Western Reserve

Western Reserve

"Western Reserve" redirects here. For other uses, see Western Reserve (disambiguation).

The Connecticut Western Reserve was land claimed by the Colony of Connecticut from 1662 to 1800 in the Northwest Territory in what is now mostly part of northeastern region of the U.S. state of Ohio. The Reserve was granted to the Colony, by King Charles II.[1]


Although forced to surrender the Pennsylvania portion (Westmoreland County) of its sea-to-sea land grant following the Yankee-Pennamite Wars and the intercession of the federal government, Connecticut held fast to its claim to the lands between the 41st and 42nd-and-2-minutes parallels that lay west of the Pennsylvania border.

Within Ohio the claim was a 120-mile (190 km) wide strip between Lake Erie and a line just south of Youngstown, Akron, New London and Willard, about 3 miles (4.8 km) south of the present-day U.S. Highway 224. Beyond Ohio the claim included parts of what would become Michigan, Indiana, Illinois, Iowa, Nebraska, Wyoming, Utah, Nevada and California. The east boundary of the reserve follows a true meridian along Ellicott's Line, the boundary with Pennsylvania. The west boundary veers more than four degrees from a meridian to maintain the 120-mile width, due to convergence.[2]

Connecticut, like several other states, gave up western land claims in exchange for federal assumption of its American Revolutionary War debt. The deed of cession was issued on 13 September 1786. However, Connecticut retained 3,366,921 acres (13,625.45 km2) in Ohio, which became the "Western Reserve".[2][3] In 1796 (or possibly 12 August,[4] 2 September,[2] or 5 September 1795[3]), Connecticut sold title to the land in the Western Reserve to the Connecticut Land Company for $1,200,000.[2][3][4]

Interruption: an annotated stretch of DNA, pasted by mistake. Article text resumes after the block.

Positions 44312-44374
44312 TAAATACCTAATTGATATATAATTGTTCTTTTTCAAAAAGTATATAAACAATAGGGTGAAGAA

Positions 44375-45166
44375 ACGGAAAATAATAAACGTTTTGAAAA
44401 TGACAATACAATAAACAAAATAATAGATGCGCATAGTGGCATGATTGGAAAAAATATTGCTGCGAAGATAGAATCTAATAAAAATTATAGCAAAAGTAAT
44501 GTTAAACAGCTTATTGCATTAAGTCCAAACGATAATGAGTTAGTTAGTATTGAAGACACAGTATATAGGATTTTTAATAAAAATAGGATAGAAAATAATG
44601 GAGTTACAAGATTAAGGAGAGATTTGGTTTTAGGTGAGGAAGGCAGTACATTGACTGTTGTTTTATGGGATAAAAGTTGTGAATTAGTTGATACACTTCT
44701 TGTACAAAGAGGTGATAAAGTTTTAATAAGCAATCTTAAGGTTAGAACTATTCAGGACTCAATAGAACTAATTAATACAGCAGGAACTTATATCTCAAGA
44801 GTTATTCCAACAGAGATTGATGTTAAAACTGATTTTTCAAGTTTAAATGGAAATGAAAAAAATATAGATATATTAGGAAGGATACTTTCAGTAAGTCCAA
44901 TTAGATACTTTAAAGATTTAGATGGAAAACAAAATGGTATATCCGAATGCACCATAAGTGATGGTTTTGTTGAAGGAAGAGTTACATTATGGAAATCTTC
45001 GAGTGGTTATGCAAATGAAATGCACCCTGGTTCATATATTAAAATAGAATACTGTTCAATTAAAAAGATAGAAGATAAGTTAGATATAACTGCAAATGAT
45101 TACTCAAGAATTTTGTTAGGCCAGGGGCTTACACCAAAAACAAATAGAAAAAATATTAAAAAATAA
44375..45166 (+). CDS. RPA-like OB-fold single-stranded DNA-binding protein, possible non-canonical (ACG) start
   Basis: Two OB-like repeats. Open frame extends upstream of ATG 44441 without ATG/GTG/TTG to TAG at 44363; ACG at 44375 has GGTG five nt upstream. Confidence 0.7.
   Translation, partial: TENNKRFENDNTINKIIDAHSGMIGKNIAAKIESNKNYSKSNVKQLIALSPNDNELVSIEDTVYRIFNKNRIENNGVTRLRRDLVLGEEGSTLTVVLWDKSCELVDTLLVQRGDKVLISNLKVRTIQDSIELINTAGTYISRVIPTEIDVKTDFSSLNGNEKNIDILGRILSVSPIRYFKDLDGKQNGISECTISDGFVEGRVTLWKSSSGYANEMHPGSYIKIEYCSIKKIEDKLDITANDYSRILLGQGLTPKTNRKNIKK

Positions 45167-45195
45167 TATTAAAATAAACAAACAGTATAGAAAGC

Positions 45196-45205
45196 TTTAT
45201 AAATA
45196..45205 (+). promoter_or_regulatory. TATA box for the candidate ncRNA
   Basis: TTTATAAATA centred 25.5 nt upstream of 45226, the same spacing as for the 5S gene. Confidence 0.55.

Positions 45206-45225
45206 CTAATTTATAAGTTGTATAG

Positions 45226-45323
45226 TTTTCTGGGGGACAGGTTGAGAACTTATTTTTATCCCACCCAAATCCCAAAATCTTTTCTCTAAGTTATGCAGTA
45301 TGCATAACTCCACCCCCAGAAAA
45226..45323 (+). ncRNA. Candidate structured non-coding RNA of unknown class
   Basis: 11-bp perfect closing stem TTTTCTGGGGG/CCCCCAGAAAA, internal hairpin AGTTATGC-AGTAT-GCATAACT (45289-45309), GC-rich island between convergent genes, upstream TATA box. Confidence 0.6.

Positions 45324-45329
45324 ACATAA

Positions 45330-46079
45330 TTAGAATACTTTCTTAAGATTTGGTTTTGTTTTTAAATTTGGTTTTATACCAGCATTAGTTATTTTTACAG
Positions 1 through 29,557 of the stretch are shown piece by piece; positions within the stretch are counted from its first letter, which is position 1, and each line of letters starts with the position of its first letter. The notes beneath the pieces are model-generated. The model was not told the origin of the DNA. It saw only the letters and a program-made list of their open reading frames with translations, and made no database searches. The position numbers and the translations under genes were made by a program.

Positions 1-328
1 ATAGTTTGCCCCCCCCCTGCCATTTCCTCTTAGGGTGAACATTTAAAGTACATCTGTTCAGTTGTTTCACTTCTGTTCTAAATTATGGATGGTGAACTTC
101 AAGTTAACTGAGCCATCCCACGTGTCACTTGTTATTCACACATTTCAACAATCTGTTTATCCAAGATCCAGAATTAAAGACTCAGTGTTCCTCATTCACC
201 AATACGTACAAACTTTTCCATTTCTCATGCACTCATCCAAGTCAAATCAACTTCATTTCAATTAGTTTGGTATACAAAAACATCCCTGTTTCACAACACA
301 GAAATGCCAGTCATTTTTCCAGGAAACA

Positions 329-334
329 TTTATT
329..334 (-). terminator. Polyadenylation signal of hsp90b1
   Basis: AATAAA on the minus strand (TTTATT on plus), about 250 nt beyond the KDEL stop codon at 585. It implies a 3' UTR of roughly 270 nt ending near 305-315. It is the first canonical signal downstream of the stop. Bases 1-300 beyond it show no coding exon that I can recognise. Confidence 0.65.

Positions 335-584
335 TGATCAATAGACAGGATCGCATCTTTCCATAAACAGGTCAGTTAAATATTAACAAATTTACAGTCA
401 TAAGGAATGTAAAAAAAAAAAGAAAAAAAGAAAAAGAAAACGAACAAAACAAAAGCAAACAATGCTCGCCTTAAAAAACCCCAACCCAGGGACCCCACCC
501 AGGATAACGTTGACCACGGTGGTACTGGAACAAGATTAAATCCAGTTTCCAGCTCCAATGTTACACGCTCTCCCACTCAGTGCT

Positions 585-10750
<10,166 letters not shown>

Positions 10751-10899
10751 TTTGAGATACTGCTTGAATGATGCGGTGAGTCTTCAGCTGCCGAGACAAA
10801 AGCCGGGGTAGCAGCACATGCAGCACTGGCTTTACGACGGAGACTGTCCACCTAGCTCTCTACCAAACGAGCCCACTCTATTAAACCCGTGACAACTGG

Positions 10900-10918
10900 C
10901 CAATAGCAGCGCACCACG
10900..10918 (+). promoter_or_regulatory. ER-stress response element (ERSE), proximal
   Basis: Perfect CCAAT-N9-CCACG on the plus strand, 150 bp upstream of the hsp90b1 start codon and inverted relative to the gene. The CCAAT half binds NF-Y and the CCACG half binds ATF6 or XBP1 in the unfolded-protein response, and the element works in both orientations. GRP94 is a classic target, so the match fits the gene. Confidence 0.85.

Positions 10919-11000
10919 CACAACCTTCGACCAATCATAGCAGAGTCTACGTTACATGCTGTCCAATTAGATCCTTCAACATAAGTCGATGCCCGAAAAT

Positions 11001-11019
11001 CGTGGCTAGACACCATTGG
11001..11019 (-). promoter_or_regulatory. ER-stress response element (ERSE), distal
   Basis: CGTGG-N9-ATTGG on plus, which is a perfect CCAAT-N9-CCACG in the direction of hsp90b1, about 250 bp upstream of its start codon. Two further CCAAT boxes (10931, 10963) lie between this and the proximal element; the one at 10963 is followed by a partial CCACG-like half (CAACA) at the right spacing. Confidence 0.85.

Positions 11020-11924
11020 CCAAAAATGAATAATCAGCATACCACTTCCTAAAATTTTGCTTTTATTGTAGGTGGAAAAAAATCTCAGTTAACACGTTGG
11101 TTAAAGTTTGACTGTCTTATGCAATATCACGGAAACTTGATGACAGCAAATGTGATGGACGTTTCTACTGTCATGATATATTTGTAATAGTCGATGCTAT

The Land Company was a group of investors who were mostly from Suffield, Connecticut. There were initially eight in the group (or possibly 7[2][4] or 35[3]). They planned to divide the land and sell it to settlers from the east, particularly land-hungry younger men from New England.

The Indian title to the Reserve had not been extinguished. Clear title was obtained east of the Cuyahoga River in the Greenville Treaty in 1795,[5] and west of the river in the Treaty of Fort Industry in 1805.[6] The western end of the reserve included the 500,000 acres (2,000 km2) Firelands or "Sufferers Lands," reserved for residents of several New England towns destroyed by British-set fires during the Revolutionary War.

The next year, the Land Company sent surveyors led by Moses Cleaveland to the Reserve to divide the land into townships. The townships laid out in this survey were squares 5 miles (8.0 km) on each side (25 square miles (65 km2)) This was unlike most of those elsewhere in Ohio, which are 6 miles (9.7 km) on each side (36 square miles (93 km2)), following the guidelines of the US Land Ordinance of 1785.

Cleaveland's team also founded the city of Cleveland, which became the largest city in the region. (The first "a" was dropped by a printer early in the settlement's existence, as Cleveland takes less space on a printed page than Cleaveland.)

The territory was originally named "New Connecticut", which was later discarded in favor of "Western Reserve." Over the next few years, settlers trickled in. Youngstown was founded in 1796, Warren in 1798, Hudson in 1799, Ravenna also in 1799, Ashtabula in 1803, and Stow in 1804.

In 1800, Connecticut finally ceded sovereignty over the Western Reserve. The United States absorbed it into the Northwest Territory which established Trumbull County there. As the former county seat of the territory, Warren identifies as "the historical capital of the Western Reserve." Later, several more counties were carved out of the territory.

The name "Western Reserve" survives in the area in various institutions (see Western Reserve (disambiguation)).